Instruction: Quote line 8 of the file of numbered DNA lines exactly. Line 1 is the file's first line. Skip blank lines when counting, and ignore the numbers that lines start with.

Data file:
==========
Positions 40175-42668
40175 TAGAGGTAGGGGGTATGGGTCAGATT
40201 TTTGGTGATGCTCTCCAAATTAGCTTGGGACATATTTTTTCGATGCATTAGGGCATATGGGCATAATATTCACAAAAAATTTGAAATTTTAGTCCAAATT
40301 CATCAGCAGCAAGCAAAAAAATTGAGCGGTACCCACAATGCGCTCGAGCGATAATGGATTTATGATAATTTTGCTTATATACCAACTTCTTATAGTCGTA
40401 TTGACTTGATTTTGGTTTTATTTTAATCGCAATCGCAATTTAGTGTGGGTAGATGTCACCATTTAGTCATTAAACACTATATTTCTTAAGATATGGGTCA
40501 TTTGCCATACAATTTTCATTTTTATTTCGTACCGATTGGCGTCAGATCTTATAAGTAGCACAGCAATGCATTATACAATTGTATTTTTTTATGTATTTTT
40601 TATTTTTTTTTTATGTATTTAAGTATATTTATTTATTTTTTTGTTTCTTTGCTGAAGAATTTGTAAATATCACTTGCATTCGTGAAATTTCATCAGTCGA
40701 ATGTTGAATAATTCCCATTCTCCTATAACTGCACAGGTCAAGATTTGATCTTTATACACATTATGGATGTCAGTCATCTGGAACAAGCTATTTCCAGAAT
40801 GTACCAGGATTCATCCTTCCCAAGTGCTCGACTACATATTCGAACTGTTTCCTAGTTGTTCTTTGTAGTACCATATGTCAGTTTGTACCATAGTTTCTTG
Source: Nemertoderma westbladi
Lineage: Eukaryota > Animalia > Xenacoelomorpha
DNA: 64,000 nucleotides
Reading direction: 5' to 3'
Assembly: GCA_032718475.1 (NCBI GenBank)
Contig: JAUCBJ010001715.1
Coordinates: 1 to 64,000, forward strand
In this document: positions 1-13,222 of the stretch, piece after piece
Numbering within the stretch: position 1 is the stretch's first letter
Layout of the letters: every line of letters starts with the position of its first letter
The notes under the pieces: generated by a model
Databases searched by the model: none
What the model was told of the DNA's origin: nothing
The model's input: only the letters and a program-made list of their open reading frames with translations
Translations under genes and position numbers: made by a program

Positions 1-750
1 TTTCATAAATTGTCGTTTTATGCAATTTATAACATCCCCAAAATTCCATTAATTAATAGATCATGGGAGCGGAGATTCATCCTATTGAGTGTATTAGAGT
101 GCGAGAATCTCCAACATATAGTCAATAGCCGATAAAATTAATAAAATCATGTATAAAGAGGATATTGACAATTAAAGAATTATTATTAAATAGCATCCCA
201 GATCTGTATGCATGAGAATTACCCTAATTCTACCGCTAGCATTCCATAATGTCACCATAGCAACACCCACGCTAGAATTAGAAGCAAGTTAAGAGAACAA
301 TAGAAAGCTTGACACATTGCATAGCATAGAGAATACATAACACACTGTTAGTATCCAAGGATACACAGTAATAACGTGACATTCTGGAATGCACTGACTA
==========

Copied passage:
40701 ATGTTGAATAATTCCCATTCTCCTATAACTGCACAGGTCAAGATTTGATCTTTATACACATTATGGATGTCAGTCATCTGGAACAAGCTATTTCCAGAAT